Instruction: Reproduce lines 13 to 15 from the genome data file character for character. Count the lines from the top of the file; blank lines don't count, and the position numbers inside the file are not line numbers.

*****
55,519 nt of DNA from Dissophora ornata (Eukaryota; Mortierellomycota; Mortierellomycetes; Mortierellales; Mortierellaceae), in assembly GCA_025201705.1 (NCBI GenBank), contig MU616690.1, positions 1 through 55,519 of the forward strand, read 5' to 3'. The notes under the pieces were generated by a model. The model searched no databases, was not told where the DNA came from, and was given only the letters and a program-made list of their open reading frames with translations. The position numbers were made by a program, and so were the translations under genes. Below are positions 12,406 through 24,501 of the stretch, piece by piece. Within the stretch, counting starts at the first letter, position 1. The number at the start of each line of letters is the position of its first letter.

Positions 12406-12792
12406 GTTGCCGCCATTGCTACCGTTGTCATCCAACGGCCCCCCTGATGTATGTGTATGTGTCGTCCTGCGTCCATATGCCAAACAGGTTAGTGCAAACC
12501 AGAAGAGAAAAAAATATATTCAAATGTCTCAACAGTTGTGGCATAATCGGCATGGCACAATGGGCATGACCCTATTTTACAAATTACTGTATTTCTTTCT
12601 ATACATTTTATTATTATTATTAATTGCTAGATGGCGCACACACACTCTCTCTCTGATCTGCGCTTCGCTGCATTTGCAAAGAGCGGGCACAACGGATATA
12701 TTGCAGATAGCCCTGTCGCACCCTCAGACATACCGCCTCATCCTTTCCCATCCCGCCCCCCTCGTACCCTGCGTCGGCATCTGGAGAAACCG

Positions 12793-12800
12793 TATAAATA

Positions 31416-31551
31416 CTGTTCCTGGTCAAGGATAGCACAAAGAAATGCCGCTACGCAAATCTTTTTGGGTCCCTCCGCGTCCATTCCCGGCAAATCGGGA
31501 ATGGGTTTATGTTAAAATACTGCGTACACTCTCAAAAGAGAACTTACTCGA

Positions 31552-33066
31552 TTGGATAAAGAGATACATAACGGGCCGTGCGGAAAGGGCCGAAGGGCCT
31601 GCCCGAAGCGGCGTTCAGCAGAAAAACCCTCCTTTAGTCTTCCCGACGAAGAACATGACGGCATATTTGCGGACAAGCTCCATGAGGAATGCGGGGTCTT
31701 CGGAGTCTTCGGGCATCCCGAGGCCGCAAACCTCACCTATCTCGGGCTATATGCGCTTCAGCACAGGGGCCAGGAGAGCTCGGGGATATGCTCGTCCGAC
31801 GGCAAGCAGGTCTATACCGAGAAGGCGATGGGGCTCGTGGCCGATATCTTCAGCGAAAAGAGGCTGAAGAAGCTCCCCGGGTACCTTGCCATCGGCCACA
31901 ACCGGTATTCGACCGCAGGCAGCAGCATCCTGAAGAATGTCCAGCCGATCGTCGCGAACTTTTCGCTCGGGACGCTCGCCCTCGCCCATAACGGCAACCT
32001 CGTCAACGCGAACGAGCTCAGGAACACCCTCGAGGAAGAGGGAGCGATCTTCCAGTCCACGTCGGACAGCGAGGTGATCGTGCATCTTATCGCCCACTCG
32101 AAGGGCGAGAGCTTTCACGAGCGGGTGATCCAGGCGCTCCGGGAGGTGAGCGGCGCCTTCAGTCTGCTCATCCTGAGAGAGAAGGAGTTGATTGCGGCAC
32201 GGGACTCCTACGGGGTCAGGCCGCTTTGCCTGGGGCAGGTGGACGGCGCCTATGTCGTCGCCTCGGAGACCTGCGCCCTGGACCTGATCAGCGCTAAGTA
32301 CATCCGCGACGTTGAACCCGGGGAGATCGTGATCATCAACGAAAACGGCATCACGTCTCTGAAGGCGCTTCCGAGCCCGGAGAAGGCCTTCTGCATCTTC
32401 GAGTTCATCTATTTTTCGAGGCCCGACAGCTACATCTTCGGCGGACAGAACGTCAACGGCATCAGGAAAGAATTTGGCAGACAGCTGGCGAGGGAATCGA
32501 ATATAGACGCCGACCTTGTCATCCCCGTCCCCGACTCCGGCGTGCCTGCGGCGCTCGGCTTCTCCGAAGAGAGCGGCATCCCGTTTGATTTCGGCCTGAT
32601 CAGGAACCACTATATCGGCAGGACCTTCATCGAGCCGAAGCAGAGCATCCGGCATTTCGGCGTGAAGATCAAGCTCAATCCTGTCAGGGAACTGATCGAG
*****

31552 TTGGATAAAGAGATACATAACGGGCCGTGCGGAAAGGGCCGAAGGGCCT
31601 GCCCGAAGCGGCGTTCAGCAGAAAAACCCTCCTTTAGTCTTCCCGACGAAGAACATGACGGCATATTTGCGGACAAGCTCCATGAGGAATGCGGGGTCTT
31701 CGGAGTCTTCGGGCATCCCGAGGCCGCAAACCTCACCTATCTCGGGCTATATGCGCTTCAGCACAGGGGCCAGGAGAGCTCGGGGATATGCTCGTCCGAC